Osborne warns of austerity as UK faces trying times

British Chancellor of the Exchequer George Osborne speaks at the British Chambers of Commerce conference in London on March 3, 2016. The European Union would be "less stable" if Britain voted to leave in a referendum on membership in June, Germany's finance minister told British business leaders on Thursday. / AFP / JUSTIN TALLIS


U.K. Chancellor of the Exchequer George Osborne started the week of his eighth budget by warning that he must set out more austerity measures as economic conditions remain difficult.
“My message in this budget is that the world is a more uncertain place than at any time since the financial crisis,” Osborne told the BBC’s “ Andrew Marr Show” on Sunday. “We’re going to have to make further savings.”
Osborne has indicated some savings in the budget to be unveiled on Wednesday will come from further public-sector spending cuts.
Revenue-raising measures may include getting an extra 6 billion pounds ($8.6 billion) from the levy on bank profits, according to the Sunday Times, as well as by selling assets of rescued lender Bradford & Bingley, as reported by Sky News.
Transport lobby groups also said Osborne may seek to increase insurance premiums, while analysts expect the excise duty on cigarettes to go up.
The chancellor refused to identify specific savings, and instead echoed his intention, set out in an article written for the Sun on Sunday newspaper, to stick to his deficit-cutting path even as economic risks intensify.
He told Marr that the cuts would be “equivalent to 50 pence in every 100 pounds” of public spending by 2020, “not a huge amount in the scheme of things.”
Budget Surplus
A law passed by his own Conservative government requires Osborne to propose a budget with a surplus by the end of the decade. This has sparked criticism the chancellor has limited his room to maneuver in Wednesday’s budget, while a June 23 referendum on EU membership has forced him to drop measures that may spark controversy among voters or within the party.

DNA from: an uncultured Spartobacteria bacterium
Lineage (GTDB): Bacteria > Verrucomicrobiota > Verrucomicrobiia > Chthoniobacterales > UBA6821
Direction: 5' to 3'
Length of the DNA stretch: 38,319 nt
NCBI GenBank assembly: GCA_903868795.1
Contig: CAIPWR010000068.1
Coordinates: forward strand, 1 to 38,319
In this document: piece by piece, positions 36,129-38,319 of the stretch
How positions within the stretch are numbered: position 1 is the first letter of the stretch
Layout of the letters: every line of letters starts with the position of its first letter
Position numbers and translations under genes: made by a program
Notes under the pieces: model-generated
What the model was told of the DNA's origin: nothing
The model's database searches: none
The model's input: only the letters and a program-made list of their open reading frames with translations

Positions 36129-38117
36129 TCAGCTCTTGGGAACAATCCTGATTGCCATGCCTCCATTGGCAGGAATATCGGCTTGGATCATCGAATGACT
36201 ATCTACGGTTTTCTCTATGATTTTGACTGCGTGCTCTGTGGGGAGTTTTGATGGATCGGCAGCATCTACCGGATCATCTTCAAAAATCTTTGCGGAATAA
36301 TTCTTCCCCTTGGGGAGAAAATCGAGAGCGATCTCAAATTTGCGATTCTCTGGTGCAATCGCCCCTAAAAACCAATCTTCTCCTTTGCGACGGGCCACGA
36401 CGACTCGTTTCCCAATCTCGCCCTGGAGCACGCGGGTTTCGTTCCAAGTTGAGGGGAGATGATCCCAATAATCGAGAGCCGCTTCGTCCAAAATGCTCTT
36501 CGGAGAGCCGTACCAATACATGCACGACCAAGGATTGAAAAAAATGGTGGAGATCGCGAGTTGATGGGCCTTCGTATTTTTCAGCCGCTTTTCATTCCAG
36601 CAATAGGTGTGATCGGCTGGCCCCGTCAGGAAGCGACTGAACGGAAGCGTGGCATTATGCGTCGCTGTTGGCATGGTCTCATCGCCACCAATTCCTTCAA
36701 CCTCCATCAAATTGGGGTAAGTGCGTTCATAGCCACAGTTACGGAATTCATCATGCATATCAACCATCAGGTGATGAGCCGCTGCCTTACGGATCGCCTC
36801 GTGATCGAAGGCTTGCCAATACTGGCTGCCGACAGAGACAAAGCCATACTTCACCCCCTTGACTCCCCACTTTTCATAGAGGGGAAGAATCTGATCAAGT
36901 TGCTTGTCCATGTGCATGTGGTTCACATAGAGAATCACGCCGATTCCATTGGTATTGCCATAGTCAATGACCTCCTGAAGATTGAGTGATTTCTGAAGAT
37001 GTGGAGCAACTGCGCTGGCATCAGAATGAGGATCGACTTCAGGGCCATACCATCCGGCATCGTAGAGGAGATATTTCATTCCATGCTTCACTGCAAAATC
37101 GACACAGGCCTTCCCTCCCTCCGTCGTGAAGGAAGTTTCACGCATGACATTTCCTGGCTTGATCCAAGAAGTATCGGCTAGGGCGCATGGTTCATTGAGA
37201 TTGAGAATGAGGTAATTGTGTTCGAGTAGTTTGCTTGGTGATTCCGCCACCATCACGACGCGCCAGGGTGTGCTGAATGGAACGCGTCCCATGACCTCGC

Osborne earlier this month dropped plans to scrap some pension giveaways after giving in to pressure from the industry and some Tory lawmakers concerned that the move would anger wealthier voters.
The chancellor refused to be drawn into discussing whether he would announce an increase in the threshold at which the 40 percent rate of income tax is applied — a Conservative manifesto pledge — telling the British Broadcasting Corp. that while the party “will deliver” on the promise to raise it to 50,000 pounds within the current parliament, “the truth is these are difficult economic times.”
Marr’s interview — traditionally a scene-setter ahead of the budget — devoted more time to the referendum on EU membership.
Asked if he regretted Prime Minister David Cameron’s decision on the vote, Osborne said it was “absolutely right” for Britain to confront the issue.
“I’m not for us pulling up the drawbridge and unilaterally withdrawing,” he said. “This is not some political game. This is the biggest decision facing this country for 50 years.”

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